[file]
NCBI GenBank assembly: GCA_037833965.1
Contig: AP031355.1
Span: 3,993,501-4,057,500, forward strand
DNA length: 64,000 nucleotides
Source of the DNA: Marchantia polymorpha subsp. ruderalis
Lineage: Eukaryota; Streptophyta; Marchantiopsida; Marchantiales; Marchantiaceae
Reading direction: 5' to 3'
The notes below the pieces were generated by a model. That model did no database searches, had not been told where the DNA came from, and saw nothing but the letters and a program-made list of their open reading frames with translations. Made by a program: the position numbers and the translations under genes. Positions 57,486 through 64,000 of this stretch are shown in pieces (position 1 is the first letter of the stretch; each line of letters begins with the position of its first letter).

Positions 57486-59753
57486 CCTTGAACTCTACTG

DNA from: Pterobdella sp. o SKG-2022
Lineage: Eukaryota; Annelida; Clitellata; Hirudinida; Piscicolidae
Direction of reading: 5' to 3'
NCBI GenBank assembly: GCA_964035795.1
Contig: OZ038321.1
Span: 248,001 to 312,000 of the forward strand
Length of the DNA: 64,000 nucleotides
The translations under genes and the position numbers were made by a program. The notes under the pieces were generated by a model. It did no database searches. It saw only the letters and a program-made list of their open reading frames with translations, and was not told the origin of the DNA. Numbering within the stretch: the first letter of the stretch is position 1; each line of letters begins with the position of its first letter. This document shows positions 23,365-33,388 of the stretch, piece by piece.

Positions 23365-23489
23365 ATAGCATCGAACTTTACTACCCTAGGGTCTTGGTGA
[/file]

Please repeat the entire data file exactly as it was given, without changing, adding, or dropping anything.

NCBI GenBank assembly: GCA_037833965.1
Contig: AP031355.1
Span: 3,993,501-4,057,500, forward strand
DNA length: 64,000 nucleotides
Source of the DNA: Marchantia polymorpha subsp. ruderalis
Lineage: Eukaryota; Streptophyta; Marchantiopsida; Marchantiales; Marchantiaceae
Reading direction: 5' to 3'
The notes below the pieces were generated by a model. That model did no database searches, had not been told where the DNA came from, and saw nothing but the letters and a program-made list of their open reading frames with translations. Made by a program: the position numbers and the translations under genes. Positions 57,486 through 64,000 of this stretch are shown in pieces (position 1 is the first letter of the stretch; each line of letters begins with the position of its first letter).

Positions 57486-59753
57486 CCTTGAACTCTACTG

DNA from: Pterobdella sp. o SKG-2022
Lineage: Eukaryota; Annelida; Clitellata; Hirudinida; Piscicolidae
Direction of reading: 5' to 3'
NCBI GenBank assembly: GCA_964035795.1
Contig: OZ038321.1
Span: 248,001 to 312,000 of the forward strand
Length of the DNA: 64,000 nucleotides
The translations under genes and the position numbers were made by a program. The notes under the pieces were generated by a model. It did no database searches. It saw only the letters and a program-made list of their open reading frames with translations, and was not told the origin of the DNA. Numbering within the stretch: the first letter of the stretch is position 1; each line of letters begins with the position of its first letter. This document shows positions 23,365-33,388 of the stretch, piece by piece.

Positions 23365-23489
23365 ATAGCATCGAACTTTACTACCCTAGGGTCTTGGTGA